The “Children are increasingly finding it hard to hold pens and pencils because of an excessive use of technology, senior paediatric doctors have warned. An overuse of touchscreen phones and tablets is preventing children’s finger muscles from developing sufficiently to enable them to hold a pencil correctly, they say. “Children are not coming into school with the hand strength and dexterity they had 10 years ago,” said Sally Payne, the head paediatric occupational therapist at the Heart of England foundation NHS Trust. “Children coming into school are being given a pencil but are increasingly not be able to hold it because they don’t have the fundamental movement skills….”
“It’s easier to give a child an iPad than encouraging them to do muscle-building play such as building blocks, cutting and sticking, or pulling toys and ropes. Because of this, they’re not developing the underlying foundation skills they need to grip and hold a pencil.”
I cannot help but say, I told you so – it is not only kids who cannot hold pencils or pens and actually write on paper anymore – it is adults as well. And how many people do you know (excluding librarians please) who actually type – with two hand over a keyboard, using all their respective fingers (I am raising my hand but you cannot see me) – and I own so many pens that I am afraid of being shamed for what is considered an odd collection of otherwise “useless objects.” I actually use them daily to write real cards – to people I know – and to take notes – every day – but then – I am a librarian/researcher/knowledge manager – who does not own a phone that I can “swipe.” I have an 8 year old “smartphone” with whom I have an increasingly contentious relationship – but I digress. If people do not use the muscles in their hands, will they eventually be of no use (an unimaginable fate for some, most..of us?).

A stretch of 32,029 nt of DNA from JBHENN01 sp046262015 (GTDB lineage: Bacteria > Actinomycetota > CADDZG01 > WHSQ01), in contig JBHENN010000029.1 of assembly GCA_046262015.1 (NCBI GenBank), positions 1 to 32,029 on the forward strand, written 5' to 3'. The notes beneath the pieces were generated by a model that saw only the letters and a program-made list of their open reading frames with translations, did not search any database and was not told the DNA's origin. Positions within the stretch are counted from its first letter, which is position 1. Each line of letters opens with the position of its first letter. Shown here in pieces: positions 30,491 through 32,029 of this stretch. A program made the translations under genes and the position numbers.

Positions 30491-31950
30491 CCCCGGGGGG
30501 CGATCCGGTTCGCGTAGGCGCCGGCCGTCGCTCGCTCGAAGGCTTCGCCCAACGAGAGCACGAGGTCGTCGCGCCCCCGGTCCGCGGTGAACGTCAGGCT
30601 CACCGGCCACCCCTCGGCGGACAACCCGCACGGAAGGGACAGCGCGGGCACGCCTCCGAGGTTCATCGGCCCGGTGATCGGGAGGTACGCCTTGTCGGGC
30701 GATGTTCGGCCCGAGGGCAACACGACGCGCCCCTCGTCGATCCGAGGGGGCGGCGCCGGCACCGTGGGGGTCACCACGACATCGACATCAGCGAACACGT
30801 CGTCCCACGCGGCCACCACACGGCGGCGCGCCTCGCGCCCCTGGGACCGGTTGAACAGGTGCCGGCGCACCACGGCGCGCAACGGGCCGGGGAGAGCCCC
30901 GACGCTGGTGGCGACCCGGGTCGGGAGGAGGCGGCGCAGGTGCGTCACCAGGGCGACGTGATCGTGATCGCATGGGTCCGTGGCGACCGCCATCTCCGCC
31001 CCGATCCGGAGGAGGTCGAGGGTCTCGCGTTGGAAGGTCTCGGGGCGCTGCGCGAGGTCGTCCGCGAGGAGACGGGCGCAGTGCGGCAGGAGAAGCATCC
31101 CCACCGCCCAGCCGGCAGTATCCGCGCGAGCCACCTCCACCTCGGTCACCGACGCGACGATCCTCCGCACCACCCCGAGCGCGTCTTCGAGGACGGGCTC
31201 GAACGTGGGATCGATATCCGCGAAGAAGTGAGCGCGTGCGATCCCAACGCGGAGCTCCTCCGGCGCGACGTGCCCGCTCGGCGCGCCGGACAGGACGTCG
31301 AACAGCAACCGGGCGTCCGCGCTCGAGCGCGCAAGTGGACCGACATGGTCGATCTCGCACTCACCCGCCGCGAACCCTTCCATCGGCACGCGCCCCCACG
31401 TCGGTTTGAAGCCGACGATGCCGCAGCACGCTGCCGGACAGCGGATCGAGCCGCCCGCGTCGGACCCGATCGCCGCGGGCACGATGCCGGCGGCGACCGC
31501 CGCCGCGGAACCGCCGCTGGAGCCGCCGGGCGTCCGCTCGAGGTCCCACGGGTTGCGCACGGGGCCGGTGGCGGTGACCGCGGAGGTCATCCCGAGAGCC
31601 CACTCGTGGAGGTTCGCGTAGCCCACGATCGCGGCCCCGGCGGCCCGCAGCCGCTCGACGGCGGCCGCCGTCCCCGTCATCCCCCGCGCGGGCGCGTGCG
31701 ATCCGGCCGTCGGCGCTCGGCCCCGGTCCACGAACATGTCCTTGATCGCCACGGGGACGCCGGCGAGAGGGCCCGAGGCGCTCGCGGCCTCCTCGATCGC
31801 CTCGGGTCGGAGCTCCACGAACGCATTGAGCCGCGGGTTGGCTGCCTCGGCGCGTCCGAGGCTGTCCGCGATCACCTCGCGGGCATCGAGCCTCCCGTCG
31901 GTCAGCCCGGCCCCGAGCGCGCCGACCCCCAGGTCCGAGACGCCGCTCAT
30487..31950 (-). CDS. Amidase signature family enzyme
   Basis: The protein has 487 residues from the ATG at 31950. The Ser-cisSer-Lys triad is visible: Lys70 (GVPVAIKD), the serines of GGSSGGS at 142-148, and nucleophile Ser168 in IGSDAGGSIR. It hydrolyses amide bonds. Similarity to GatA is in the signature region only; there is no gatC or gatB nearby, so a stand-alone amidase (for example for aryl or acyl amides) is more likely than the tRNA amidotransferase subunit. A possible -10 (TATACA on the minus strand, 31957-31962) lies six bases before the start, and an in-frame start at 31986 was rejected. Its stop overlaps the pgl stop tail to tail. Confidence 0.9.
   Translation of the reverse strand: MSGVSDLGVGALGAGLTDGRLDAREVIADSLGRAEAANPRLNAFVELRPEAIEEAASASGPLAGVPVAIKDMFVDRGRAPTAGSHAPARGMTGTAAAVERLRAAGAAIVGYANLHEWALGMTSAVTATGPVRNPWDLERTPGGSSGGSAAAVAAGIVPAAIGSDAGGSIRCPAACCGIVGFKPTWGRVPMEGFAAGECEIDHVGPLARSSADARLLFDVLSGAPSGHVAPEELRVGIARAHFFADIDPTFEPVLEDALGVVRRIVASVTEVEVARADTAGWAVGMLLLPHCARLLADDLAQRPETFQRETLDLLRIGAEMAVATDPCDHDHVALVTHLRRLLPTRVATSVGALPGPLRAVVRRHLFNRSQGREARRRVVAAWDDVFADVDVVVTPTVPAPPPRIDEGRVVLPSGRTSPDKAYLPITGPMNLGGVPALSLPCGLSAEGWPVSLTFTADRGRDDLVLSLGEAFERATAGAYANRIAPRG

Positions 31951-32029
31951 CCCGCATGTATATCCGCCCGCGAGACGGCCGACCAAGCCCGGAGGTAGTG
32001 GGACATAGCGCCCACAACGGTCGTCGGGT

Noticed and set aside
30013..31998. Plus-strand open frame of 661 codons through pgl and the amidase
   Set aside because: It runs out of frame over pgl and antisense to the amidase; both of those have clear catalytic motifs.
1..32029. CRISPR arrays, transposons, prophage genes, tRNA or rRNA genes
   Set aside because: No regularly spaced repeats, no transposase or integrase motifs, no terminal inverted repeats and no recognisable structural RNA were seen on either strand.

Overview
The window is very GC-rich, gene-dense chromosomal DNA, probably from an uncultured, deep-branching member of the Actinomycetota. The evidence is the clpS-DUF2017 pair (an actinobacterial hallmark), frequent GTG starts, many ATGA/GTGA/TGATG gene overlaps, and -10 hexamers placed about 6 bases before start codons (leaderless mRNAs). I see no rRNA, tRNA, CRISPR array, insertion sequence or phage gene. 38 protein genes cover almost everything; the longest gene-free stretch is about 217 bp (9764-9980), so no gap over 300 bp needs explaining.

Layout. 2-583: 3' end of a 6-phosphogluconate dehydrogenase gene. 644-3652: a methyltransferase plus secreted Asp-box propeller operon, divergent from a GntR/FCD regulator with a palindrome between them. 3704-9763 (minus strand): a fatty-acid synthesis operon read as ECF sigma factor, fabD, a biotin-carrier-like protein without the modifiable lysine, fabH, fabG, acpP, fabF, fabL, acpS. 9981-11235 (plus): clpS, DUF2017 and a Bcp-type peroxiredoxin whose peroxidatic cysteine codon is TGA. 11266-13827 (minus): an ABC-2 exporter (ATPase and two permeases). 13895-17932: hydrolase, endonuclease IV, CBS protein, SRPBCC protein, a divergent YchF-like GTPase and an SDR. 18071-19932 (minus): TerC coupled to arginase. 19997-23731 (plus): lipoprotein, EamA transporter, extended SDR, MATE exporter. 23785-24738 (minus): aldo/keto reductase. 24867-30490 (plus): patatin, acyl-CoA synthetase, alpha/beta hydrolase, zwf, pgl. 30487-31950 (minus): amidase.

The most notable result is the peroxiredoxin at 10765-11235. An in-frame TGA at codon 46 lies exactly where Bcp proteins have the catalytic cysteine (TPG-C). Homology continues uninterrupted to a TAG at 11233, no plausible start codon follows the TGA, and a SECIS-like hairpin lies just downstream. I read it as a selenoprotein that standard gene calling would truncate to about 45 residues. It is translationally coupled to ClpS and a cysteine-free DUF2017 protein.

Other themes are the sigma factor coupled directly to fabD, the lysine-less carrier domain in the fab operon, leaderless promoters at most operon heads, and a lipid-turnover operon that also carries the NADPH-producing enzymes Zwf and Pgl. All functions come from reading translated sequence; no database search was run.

For my techies.
A funny look at the unintended consequences of technology | Chuck Nice
Technology should work for us, but what happens when it doesn't? Comedian Chuck Nice explores the unintended consequences of technological advancement and human interaction -- with hilarious results.